To many the confederate flag
means heritage. But to others it means hatred, white
supremacy, and slavery. That's what the whole ordeal is about,
a pure symbol.
The events that have been happening
in South Carolina have occurred for more then one reason. The
problems date back to 1962 when there was a confederate rally
in South Carolina. The state said that they would fly the battle flag during
the days of the rally only. But days turned into years. The flag
flew on top of the state house for 38 years until the N.A.A.C.P
had a tourism boycott that cost South Carolina lots of money.
On August 1, 1999, the Southern
Party had a confederate rally in front of the South Carolina statehouse.
This rally was to register a bona
fide political party
in all thirteen original confederate states and also the five
bordering ones. "Were kind of a nation within a nation."
Stated George Kalas president of the Southern Party. He also said
"We had four years of independence as a nation to develop
that separate culture that is not co-
opotable. You can't
co opt our southern heritage, you can't co opt our drawl, our
southern cooking, southern music, our deep religious faith."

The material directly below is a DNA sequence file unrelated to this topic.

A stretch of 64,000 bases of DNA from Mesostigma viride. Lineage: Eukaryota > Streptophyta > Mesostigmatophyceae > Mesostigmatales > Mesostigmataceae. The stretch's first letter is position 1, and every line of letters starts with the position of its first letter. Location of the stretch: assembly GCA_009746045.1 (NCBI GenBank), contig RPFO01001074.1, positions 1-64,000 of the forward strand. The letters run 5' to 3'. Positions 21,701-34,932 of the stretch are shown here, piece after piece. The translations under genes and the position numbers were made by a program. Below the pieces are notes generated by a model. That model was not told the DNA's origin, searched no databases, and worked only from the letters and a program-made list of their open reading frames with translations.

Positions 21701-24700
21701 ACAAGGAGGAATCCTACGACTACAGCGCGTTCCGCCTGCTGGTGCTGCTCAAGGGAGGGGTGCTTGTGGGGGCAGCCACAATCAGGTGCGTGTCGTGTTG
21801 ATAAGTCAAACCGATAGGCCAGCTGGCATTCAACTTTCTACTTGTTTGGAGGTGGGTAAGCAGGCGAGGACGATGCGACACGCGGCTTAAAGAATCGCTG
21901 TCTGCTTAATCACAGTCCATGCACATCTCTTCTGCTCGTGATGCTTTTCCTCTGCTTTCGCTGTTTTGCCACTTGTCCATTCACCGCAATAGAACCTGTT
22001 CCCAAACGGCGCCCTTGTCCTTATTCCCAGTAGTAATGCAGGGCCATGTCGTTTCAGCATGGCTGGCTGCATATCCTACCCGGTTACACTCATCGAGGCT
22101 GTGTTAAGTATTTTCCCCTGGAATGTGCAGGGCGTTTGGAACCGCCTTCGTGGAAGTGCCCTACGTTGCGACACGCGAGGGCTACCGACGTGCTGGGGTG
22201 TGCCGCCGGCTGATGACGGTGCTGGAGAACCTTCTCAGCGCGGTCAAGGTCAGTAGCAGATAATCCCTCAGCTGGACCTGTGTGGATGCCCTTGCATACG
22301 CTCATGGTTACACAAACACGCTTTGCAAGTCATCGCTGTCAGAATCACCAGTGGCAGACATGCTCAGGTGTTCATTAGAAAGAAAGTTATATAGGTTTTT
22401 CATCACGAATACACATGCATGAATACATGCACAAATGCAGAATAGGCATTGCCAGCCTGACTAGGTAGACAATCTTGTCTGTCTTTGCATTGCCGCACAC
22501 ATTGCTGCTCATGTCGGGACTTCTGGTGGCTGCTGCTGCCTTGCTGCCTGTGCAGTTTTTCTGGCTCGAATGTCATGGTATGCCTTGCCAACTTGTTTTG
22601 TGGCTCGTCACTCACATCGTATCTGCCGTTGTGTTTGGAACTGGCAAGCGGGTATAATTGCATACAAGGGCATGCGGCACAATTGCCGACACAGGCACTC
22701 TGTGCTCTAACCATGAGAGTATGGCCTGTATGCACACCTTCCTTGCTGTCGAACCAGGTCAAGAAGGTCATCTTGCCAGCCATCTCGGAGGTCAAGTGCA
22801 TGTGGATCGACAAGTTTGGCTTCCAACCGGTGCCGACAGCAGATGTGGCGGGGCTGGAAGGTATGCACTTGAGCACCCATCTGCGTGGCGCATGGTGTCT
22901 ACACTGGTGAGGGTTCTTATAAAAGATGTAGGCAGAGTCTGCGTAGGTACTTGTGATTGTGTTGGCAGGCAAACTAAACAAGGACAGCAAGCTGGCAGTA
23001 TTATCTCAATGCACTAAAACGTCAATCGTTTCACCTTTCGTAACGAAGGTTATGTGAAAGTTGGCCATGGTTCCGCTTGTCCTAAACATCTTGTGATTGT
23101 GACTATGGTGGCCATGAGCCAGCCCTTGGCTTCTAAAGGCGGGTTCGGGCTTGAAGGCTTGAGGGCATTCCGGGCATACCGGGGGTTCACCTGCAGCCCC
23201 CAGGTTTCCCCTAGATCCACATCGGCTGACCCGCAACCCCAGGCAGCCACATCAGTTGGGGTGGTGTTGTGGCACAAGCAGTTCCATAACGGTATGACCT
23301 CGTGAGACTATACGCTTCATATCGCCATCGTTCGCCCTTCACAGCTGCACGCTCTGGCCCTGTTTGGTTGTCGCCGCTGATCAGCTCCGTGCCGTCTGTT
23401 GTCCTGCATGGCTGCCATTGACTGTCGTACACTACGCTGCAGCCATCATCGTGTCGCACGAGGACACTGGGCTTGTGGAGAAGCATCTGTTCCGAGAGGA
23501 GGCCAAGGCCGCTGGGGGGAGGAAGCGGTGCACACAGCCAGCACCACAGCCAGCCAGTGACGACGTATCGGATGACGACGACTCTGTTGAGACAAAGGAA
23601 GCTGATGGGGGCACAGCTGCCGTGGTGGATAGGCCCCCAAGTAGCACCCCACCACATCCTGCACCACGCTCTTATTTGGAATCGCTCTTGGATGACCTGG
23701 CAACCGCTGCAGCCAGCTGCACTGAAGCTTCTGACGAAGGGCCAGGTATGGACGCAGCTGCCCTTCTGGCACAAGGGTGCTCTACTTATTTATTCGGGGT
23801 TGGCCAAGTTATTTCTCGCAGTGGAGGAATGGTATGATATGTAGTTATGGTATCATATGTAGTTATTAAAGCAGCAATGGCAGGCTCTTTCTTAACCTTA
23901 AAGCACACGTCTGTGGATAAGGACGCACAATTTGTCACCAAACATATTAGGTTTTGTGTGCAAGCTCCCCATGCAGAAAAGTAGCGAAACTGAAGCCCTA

Party leaders insist that the group is not racist, but talk of
southern heritage stirs up some disturbing thoughts. The confederate rally began with the
reading of the names of 26,000 soldiers who died during the "War
of Northern Aggression (civil war)." The next day re-enactors
participated in a two mile march.
Supporters of the flag say
that it stands for courage and for the men and women who died
during the civil war. Some people say that the flag has been given
a bad name because of all the hate groups such as Ku Klux Klan.
Texas Governor George W. Bush
said "My advice is that all of the people that do not live
in South Carolina should butt out of the matter." The N.A.A.C.P
says "Bush should take his own advice." Bill Bradly
said " I wouldn't fly it. I think that it offends a large
part of the population." Patrick Buchanon, a member of the
Sons of Confederate Veterans, stated that "The southerners
ought to be respected and so should the flag under which they
fought and died."